Tunisia Salafists halt Iranian concert at Sufi festival

TUNIS: Hard-line Islamists have prevented an Iranian group from performing at a Sufi festival in Kairouan, south of Tunis, Tunisian media reported Thursday, deeming their Shiite chanting violated sacred values.

It was the second time in two days that radical Muslims have disrupted cultural performances in Tunisia.

“When an Iranian group were due to appear on stage, they were blocked by a group of protesters apparently belonging to the Salafist movement,” reported private radio station Shems FM, quoting a journalist at the festival.

“One of the protesters explained that a petition circulating on the Internet for several days, asked the Iranian singers not to perform,” it said.

“To do so amounted to an attack on the sacred from a Sunni point of view.”

Culture Ministry spokesman Samir Messaoudi confirmed that a group of Salafists prevented the group from performing at the Sufi festival in Kairouan, 160 kilometers from the capital.

He contends the authorities had intervened and sent the protesters away and that the group then refused to appear, “saying that they were not psychologically ready to sing.”

Wednesday’s protest followed a similar confrontation Tuesday in a town north of the capital, where Salafists blocked a stand-up show by a well-known Tunisian comedian who they accused of offending Islam.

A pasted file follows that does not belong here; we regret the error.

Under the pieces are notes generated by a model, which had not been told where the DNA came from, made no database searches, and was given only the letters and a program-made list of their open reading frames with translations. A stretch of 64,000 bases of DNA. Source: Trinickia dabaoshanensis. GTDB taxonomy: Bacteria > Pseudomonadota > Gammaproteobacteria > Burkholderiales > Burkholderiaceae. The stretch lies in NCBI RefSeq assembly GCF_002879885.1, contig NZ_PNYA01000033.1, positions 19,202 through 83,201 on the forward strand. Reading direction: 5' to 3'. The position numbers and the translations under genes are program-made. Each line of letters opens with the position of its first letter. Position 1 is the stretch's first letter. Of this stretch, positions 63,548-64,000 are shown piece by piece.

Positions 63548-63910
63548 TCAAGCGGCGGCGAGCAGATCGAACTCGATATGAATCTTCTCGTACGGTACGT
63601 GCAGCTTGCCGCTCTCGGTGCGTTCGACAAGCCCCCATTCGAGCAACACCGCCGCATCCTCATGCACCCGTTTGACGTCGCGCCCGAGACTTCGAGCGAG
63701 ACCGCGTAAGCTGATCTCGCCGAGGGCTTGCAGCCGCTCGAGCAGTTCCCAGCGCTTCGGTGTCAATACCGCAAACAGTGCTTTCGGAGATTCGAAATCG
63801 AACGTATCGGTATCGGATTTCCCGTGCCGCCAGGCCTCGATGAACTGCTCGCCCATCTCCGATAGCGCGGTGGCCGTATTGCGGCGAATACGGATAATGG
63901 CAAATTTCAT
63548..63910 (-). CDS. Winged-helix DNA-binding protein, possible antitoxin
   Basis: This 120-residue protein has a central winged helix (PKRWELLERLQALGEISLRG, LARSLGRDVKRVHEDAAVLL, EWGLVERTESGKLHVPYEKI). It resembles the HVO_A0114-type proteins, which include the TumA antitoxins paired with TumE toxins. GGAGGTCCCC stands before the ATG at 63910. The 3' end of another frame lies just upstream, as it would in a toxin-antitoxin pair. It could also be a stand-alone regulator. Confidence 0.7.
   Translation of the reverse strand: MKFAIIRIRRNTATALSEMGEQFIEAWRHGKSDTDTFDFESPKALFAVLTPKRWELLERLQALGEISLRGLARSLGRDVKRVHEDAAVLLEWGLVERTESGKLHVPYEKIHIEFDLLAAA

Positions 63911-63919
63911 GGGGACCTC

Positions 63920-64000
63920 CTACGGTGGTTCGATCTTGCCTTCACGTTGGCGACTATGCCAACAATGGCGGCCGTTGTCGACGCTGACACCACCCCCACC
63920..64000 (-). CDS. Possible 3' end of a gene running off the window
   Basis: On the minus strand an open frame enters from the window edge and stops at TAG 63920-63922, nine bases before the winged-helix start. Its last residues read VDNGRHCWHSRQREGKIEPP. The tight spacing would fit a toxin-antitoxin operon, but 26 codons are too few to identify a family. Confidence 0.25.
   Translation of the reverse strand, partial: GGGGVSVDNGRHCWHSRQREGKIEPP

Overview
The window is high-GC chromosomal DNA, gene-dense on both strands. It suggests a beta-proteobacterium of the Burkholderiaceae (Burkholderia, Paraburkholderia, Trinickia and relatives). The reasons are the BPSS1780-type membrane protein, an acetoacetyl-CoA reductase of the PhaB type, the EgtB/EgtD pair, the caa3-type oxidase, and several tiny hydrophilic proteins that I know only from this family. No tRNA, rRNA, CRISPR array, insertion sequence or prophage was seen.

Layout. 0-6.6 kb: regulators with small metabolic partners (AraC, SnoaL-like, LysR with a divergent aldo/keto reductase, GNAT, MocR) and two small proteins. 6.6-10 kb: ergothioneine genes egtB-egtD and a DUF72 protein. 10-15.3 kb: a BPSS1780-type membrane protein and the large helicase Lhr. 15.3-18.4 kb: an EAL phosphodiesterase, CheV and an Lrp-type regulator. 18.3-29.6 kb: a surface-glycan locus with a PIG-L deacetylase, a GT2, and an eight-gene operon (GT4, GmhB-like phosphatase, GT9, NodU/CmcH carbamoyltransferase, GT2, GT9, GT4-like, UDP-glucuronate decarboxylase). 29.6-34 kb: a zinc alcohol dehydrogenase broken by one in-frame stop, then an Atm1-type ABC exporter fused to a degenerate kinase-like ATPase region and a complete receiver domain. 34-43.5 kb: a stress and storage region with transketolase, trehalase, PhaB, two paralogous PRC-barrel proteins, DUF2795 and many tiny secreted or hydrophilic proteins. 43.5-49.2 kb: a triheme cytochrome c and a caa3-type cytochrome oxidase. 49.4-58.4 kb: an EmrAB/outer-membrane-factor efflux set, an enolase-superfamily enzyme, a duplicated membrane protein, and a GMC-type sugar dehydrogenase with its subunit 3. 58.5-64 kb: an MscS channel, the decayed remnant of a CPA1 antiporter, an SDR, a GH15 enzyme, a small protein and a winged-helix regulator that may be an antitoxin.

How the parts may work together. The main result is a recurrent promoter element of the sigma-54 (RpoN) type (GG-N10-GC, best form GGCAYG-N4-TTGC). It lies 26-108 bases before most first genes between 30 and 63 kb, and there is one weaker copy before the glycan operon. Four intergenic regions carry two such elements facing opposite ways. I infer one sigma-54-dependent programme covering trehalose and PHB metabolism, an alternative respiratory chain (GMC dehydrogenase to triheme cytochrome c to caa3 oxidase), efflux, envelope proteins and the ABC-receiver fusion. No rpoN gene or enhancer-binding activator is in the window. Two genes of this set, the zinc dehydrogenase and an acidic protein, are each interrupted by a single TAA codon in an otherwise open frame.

Tunisia’s hard-line Islamists have grown more confident since the mass uprising that toppled former dictator Zine al-Abidine Ben Ali last year.

In mid-June, suspected Salafists entered a gallery in Tunis and destroyed some works of art they considered offensive, triggering riots that left one person dead and more than 100 injured.

Ennahda, the moderate Islamist party that heads Tunisia’s ruling coalition, has struggled to clarify its line on the Salafists, with recent violence sparking criticism that it has done too little to stop. NGOs have criticised a bill that Ennahda filed in parliament earlier this month that could see anyone convicted of violating sacred values jailed for up to two years.

Two Tunisians were convicted in June on charges of attacking morals, after posting caricatures of the Prophet Mohammed on Facebook.

A version of this article appeared in the print edition of The Daily Star on August 17, 2012, on page 16.




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